One in 10 Australians spend more than 10 hours per day looking at a screen, according to findings of a new Zeiss-commissioned study revealing the extent and risks of device dependence.
The survey of Australian consumers was released prior to the launch of Zeiss’ new SmartLife lenses, which have been designed to address today’s dependence on digital devices and its impact on vision, particularly in relation to frequent gaze changes between various directions and distances.
Zeiss’s Changing Vision Survey 2020 found one quarter of Australians have experienced a ‘near miss’ due to device distraction while walking or driving. Young adults are especially at risk of digital distraction with one in five having experienced a near miss when behind the wheel.
Nearly half of those surveyed reported ‘feeling lost’ without their phone, 63% experienced tired eyes at the end of the day and 46% were worried about the long-term impact of screen time on their vision.
Despite such concerns, 48% said they can’t exercise without looking at a device.
The survey also revealed that devices are altering social interactions, with 49% of respondents reporting that they occasionally or always share their attention with a device during face-to-face conversations.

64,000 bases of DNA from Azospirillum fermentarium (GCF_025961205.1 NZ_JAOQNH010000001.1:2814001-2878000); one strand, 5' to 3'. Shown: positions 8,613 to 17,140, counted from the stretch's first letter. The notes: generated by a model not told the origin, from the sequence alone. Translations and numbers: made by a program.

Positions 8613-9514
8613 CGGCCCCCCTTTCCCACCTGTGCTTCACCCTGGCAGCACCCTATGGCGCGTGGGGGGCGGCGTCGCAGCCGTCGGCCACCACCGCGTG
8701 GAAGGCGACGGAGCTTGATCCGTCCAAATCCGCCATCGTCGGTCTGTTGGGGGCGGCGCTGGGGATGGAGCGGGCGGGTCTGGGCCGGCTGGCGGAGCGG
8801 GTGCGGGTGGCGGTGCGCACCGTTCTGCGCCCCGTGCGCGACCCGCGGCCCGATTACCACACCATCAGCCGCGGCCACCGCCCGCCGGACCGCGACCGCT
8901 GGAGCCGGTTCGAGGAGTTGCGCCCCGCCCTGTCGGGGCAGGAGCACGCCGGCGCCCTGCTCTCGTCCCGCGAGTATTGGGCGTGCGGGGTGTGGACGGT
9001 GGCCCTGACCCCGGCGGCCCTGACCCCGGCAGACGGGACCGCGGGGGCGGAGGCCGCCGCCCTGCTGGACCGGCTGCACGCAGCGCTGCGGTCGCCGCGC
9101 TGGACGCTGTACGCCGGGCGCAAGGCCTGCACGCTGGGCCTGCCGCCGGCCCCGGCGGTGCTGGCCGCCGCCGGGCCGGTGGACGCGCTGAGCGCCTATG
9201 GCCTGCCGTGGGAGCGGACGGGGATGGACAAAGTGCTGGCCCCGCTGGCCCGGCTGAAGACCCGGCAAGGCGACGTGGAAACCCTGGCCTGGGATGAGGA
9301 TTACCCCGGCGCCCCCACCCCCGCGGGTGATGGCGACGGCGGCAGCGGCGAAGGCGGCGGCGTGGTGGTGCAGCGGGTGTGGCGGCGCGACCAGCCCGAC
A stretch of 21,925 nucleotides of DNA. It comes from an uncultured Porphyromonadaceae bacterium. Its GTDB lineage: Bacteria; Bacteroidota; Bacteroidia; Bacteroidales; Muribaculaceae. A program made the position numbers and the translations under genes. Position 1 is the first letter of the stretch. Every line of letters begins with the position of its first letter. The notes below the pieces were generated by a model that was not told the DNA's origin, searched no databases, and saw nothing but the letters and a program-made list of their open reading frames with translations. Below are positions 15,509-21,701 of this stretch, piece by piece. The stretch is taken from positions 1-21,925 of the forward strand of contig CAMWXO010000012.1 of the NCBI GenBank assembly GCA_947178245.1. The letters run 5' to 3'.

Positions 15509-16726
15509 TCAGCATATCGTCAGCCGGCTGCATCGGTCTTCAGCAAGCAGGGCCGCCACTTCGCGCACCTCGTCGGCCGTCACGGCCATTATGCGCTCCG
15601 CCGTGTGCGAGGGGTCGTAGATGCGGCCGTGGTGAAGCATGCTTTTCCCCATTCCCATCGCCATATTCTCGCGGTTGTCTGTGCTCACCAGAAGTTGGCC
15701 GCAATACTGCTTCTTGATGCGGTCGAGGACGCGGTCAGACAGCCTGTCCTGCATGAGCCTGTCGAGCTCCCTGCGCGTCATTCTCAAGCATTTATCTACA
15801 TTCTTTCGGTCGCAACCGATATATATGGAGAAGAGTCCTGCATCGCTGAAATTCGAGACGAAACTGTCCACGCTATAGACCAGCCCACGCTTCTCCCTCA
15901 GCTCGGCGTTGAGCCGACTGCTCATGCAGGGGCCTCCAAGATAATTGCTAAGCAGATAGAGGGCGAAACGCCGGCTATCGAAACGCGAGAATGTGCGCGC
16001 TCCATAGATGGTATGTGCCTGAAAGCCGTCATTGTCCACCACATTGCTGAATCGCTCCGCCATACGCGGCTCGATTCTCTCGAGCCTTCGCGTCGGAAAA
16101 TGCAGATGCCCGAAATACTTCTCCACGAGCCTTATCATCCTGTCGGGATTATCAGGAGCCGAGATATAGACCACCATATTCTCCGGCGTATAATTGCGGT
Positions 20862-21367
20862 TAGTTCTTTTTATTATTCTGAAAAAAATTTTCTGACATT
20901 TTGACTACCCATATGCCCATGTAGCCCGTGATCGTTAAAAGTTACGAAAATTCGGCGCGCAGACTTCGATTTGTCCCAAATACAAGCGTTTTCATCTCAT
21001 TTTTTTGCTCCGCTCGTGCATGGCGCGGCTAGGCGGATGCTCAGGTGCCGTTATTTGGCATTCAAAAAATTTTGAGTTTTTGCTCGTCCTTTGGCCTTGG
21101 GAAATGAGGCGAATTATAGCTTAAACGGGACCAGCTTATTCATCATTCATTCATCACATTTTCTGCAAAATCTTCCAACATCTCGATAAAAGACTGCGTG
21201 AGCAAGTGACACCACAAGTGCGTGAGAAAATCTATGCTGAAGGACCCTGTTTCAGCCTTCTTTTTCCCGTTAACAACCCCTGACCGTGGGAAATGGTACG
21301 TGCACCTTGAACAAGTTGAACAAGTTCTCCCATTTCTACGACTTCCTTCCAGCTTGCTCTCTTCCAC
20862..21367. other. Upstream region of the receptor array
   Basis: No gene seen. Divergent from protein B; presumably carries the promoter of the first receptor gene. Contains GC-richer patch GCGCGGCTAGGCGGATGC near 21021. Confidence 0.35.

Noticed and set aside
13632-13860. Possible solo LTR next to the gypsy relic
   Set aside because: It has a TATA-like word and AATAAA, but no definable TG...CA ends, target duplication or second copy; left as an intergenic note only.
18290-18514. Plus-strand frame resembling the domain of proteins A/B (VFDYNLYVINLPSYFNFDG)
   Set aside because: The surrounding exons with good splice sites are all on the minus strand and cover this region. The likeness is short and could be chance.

Ms Hilke Fitzsimons, general manager Zeiss Vision Care Australia, said the study paints a clear picture of how device-dependence is impacting lives.
“It is impacting our lives in every way – our social lives and how we communicate with peers, how we approach daily tasks like exercising and driving, the increased risk associated with these behaviours, and also how we feel physically. This is especially true for anyone under 40 who are literally glued to their devices,” she said.
Fitzsimons said the survey of Australians’ device-related behaviour aligned with other international studies and clinical trials that informed the development of Zeiss SmartLife lenses.
“We don’t ‘see’ how we used to. Life used to be a series of events happening one after the other: do your job, read a book, meet with friends. Although the telephone might ring when you were doing any of these things, the phone did not require your complete visual attention as it does today,” Fitzsimons said.
Fitzsimons said the Zeiss SmartLife lens can be compared to the invention of UV protective lenses and is something the company believes should become a global standard as a solution for today’s device-dependant adults.
It adopts Zeiss Smart Dynamic Optics, which support a dynamic visual behaviour, from very close to very far, and include changed lens periphery to allow smoother, clearer vision for frequent changes of head and eye posture.
“In terms of visual health, however, it’s very important that people spend time each day away from screens, and outdoors exposed to natural light, in addition to ensuring all eyewear is tailored to the ‘new norm’ of visual behaviour,” she said.
SmartLife lenses will be available across Australia in April 2020 in single vision, digital and progressive lens forms.